He likened our politicians to burgers, coke and fries. Regularly, consumers are offered variations and additional sauces and whatnot. But they are still burgers, coke and fries. In the same way, traditional actors simply morph and rebrand or repackage themselves–say, as youthful and idealistic new breeds–but continue to be the same kind of bureaucrats their forefathers actually were.
There’s this nagging and persistent pessimism, at least in me, that there remains much to be changed, that for as long as elections continue to be an exercise where the wealthy simply compete against each other, and for as long as powers that be continue to manipulate results, it isn’t truly democratic.
My family and I are leaving for the US for a vacation next week. I can’t wait. I really need a break. This summer has not allowed me to rest. From internship, to org work, to frat duties. Though I am not able to vote, the past elections season has also been quite interesting for me. Aside from helping out in the campaign for Kabataan Party in the party list elections, I also got involved in the campaign of some brods in the Upsilon who were running in their respective localities. Whew. I feel like a political hopper. It was quite an experience.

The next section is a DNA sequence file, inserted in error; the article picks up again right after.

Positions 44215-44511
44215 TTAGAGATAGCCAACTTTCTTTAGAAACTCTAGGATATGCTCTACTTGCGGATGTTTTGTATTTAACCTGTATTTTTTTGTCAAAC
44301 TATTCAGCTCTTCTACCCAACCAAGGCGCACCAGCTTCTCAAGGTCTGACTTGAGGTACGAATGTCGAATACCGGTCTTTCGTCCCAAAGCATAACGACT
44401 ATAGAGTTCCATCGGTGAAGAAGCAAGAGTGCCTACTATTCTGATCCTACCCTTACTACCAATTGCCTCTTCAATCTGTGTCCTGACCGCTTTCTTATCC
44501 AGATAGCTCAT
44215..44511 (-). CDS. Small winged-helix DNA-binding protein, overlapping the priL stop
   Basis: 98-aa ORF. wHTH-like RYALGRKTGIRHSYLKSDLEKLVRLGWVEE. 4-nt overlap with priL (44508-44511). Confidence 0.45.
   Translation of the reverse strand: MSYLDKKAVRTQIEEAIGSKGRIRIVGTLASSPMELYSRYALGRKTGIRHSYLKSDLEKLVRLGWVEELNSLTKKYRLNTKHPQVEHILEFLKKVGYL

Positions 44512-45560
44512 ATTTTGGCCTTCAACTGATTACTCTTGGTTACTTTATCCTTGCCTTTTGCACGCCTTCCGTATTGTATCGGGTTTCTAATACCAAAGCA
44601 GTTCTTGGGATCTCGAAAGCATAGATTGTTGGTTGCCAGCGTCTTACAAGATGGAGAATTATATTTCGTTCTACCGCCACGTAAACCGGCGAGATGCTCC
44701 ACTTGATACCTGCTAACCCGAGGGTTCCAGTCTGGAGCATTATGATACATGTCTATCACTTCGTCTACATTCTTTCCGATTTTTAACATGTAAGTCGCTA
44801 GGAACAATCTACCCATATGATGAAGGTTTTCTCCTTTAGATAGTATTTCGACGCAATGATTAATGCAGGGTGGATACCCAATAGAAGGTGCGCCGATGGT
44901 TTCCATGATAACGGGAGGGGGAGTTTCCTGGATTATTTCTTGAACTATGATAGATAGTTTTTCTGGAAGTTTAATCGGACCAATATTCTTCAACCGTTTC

By the way, democratic participation doesn’t end in elections. I got quite annoyed when one of my acquaintances made the comment, “you don’t have a right to complain if you don’t vote.” As if non-voters, even children, don’t pay taxes through VAT, among other means of contribution in society to which everyone has a stake, voter or not.
Two of the three major student political parties in UP Diliman conducted their own mock elections this week. KAISA, held theirs last Monday. ALYANSA, on the other hand, held theirs yesterday. Both elections showed the same set of twelve candidates in the winning circle, with some variations in ranking.
|1. Francis Escudero
||1. Francis Escudero
|2. Francis Pangilinan
||2. Francis Pangilinan
|3. Loren Legarda
||3. Joker Arroyo
|4. Joker Arroyo
||4. Manuel Villar
|5. Manuel Villar
||5. Loren Legarda
|6. Benigno Aquino III
||6. Benigno Aquino III
|7. Alan Cayetano
||7. Panfilo Lacson
|8. Panfilo Lacson
||8. Alan Cayetano
|9. Ralph Recto
||9. Ralph Recto
|10. Juan Miguel Zubiri
||10. Juan Miguel Zubiri